The Burmese government's national report to the UPR process contains numerous assertions that progress has been made on legal reform, that provisions in the 2008 constitution on fundamental rights and duties of citizens is in line with international conventions, that education on human rights has increased in the military, bureaucracy, and school system, and that the fledgling Human Rights Body will soon become a fully fledged Human Rights Commission in line with the Paris Principles on the Status of National Institutions.
The military government also cites its cooperation with the UN on demobilizing child soldiers, and working with the UN Country Team as evidence of progress, despite more comprehensive measures being all but suspended in 2010 as the military stage-managed the elections. The SPDC created the Committee to Prevent the Recruitment of Child Soldiers in 2004, yet this body has failed to take effective action to curtail child recruitment and has not adequately punished military officials involved in predatory recruitment practices. A UN Action Plan on ending child soldier recruitment that meets international standards has yet to be finalized with the Burmese government. The government has also severely limited efforts by the UN country team to monitor the recruitment and use of child soldiers by non-state armed groups.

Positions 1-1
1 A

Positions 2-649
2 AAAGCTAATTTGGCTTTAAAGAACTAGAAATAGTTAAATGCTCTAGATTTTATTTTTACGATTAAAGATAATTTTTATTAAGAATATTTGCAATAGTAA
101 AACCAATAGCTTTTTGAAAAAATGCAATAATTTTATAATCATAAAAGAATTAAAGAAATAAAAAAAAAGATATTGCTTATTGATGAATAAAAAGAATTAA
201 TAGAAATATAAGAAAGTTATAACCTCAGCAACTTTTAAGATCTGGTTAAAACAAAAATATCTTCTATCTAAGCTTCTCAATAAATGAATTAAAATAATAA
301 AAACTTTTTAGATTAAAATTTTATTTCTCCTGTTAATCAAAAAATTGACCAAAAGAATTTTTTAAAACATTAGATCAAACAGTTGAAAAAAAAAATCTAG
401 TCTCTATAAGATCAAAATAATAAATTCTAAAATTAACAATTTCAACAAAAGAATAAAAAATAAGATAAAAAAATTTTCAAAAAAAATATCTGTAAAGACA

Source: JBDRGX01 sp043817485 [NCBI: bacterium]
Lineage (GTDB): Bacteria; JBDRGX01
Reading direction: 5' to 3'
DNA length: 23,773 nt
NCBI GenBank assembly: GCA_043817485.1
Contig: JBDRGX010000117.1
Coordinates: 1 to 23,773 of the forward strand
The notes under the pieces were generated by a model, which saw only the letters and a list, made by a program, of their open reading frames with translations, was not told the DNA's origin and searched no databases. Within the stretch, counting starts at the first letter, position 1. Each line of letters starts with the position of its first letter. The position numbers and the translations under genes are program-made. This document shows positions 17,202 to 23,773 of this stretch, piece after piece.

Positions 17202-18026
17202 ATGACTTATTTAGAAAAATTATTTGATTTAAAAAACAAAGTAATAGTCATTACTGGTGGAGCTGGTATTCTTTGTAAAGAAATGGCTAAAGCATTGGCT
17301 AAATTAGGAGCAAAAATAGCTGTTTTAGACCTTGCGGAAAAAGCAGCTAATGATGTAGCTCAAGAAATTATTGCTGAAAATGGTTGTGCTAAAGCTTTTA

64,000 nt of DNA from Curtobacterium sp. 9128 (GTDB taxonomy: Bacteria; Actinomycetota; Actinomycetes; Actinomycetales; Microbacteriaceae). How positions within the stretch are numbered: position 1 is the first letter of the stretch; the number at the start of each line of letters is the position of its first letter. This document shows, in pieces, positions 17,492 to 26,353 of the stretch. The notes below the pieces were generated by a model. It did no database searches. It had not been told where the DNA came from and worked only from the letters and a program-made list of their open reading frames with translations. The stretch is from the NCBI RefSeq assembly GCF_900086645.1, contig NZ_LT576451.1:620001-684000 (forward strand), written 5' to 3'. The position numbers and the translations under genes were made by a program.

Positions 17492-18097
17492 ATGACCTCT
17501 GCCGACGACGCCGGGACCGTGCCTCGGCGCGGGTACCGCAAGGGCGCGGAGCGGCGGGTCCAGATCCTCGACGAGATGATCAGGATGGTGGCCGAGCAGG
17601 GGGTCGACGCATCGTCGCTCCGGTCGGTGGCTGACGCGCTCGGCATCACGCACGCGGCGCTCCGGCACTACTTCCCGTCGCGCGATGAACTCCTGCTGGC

"UN member states must not mistake rhetoric for improvement," said Pearson. "Burmese authorities only demonstrate perfunctory cooperation, doing the bare minimum to deter international criticism, not genuine efforts to provide for the rights of their citizens."
Human Rights Watch said despite new window dressing, the same grim reality for Burma's people continues to be reported. Serious human rights issues in Burma that have shown no improvement in the past several years and in many cases have continued to deteriorate are mentioned in Human Rights Watch's UPR submission, and include:
Freedom of Expression and Association